The Wisdom of the Midnight Grave

The night I met Sophia, I was far from sober
I think still of how I’d feel had I the chance to know her.

Drunk of the heart and of the mind, to mention not the liver,
I stood and spoke and laughed and joked to strangers holding mirrors.
Their eyes, their masks, their hateful strands of whimsy known to few—
such are the facts of tasteless tracts said toward my view.

The words and deeds and thoughtless pranks of my false peers of age
soon seemed to fade from this parade of lustful angst and rage.
The dead air’s night and willful fright took naught but some to bed
as mist and moon and midnight gloom brought visions to my head.

The grove, the grave, that erstwhile slave, my friend quite prone to fancy
stood yet aside the twilight stride, its glow and life entrancing.
Enter did I into that realm of dead and mournful song,
interred inside was all I knew of life and love withdrawn.

And as I stood along the stone that marked my mother’s home,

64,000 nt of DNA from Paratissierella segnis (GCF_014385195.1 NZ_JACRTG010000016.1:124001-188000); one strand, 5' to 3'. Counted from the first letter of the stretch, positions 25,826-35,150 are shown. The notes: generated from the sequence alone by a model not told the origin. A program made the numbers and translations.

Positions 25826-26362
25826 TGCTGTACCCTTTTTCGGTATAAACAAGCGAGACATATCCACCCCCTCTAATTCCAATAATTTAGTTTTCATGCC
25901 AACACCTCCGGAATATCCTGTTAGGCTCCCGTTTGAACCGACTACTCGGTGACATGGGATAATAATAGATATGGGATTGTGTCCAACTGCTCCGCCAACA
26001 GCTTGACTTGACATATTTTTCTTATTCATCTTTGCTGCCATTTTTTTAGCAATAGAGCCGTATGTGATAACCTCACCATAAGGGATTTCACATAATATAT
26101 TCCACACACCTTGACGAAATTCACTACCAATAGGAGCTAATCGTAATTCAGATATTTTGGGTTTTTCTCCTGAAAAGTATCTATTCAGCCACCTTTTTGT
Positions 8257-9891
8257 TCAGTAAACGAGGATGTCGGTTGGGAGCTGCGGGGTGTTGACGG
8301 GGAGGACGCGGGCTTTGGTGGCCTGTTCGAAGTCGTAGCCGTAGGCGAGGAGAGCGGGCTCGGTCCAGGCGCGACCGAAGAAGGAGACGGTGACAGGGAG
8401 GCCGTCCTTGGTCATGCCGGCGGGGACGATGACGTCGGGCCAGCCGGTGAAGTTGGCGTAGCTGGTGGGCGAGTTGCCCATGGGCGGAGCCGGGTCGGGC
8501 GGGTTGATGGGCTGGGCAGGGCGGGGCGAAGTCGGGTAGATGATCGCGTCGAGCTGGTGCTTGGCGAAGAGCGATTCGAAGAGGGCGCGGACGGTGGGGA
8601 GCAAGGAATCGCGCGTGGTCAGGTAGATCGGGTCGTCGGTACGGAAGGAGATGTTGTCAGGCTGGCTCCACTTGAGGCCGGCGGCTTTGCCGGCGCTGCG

the mist and moon and midnight swooned and offered up a throne.
Seated there, in autumn’s air, I heard the wispy whiskered call,
and sleep and sweep along the streets did death’s embroidered shawl.

“Come now,” said she, her hand outreached, her eyes and spirit loosed.
“Who, me?” said I, my eyes enticed, her deathly glow a truce.
With little left to wonder, I moved to make demands;
with wisdom, whips, and winsome wish instead I shook her hand.

Sophia, she speaks in volumes; her hand is the concernéd touch,
but my drunk ears, my useless peers, could not discern much.
I sat with spite as snow and ice began to tumble down,
report did I the record thy sightless eyes do sound.

My words were minced, my heart was torn, my conscious cast aside;
for all I knew and all I was, from her could not I hide.